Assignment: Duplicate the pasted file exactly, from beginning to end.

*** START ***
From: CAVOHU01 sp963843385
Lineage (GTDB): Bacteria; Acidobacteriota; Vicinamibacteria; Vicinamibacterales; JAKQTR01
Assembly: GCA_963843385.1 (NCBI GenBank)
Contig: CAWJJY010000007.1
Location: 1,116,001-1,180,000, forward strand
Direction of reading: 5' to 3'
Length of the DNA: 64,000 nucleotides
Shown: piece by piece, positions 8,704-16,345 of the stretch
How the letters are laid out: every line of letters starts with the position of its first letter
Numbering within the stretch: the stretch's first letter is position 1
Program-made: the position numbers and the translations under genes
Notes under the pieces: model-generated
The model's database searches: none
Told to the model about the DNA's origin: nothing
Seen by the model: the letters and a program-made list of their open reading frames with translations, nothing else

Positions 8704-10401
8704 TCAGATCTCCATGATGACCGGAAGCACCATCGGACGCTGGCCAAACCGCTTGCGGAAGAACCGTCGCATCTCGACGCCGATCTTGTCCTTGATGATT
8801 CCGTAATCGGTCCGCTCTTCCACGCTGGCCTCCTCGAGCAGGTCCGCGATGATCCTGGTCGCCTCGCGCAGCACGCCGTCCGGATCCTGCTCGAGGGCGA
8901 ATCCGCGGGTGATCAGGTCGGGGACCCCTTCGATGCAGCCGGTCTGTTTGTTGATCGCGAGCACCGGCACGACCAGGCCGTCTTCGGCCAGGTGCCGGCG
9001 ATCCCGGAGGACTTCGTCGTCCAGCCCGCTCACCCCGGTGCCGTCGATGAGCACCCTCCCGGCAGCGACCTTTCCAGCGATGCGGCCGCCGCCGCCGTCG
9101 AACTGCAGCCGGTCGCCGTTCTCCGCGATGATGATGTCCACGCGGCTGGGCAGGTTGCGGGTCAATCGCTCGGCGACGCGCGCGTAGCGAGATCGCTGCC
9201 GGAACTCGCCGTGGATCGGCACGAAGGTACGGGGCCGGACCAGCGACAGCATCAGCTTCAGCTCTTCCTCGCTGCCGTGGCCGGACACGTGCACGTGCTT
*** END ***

From: CAVOHU01 sp963843385
Lineage (GTDB): Bacteria; Acidobacteriota; Vicinamibacteria; Vicinamibacterales; JAKQTR01
Assembly: GCA_963843385.1 (NCBI GenBank)
Contig: CAWJJY010000007.1
Location: 1,116,001-1,180,000, forward strand
Direction of reading: 5' to 3'
Length of the DNA: 64,000 nucleotides
Shown: piece by piece, positions 8,704-16,345 of the stretch
How the letters are laid out: every line of letters starts with the position of its first letter
Numbering within the stretch: the stretch's first letter is position 1
Program-made: the position numbers and the translations under genes
Notes under the pieces: model-generated
The model's database searches: none
Told to the model about the DNA's origin: nothing
Seen by the model: the letters and a program-made list of their open reading frames with translations, nothing else

Positions 8704-10401
8704 TCAGATCTCCATGATGACCGGAAGCACCATCGGACGCTGGCCAAACCGCTTGCGGAAGAACCGTCGCATCTCGACGCCGATCTTGTCCTTGATGATT
8801 CCGTAATCGGTCCGCTCTTCCACGCTGGCCTCCTCGAGCAGGTCCGCGATGATCCTGGTCGCCTCGCGCAGCACGCCGTCCGGATCCTGCTCGAGGGCGA
8901 ATCCGCGGGTGATCAGGTCGGGGACCCCTTCGATGCAGCCGGTCTGTTTGTTGATCGCGAGCACCGGCACGACCAGGCCGTCTTCGGCCAGGTGCCGGCG
9001 ATCCCGGAGGACTTCGTCGTCCAGCCCGCTCACCCCGGTGCCGTCGATGAGCACCCTCCCGGCAGCGACCTTTCCAGCGATGCGGCCGCCGCCGCCGTCG
9101 AACTGCAGCCGGTCGCCGTTCTCCGCGATGATGATGTCCACGCGGCTGGGCAGGTTGCGGGTCAATCGCTCGGCGACGCGCGCGTAGCGAGATCGCTGCC
9201 GGAACTCGCCGTGGATCGGCACGAAGGTACGGGGCCGGACCAGCGACAGCATCAGCTTCAGCTCTTCCTCGCTGCCGTGGCCGGACACGTGCACGTGCTT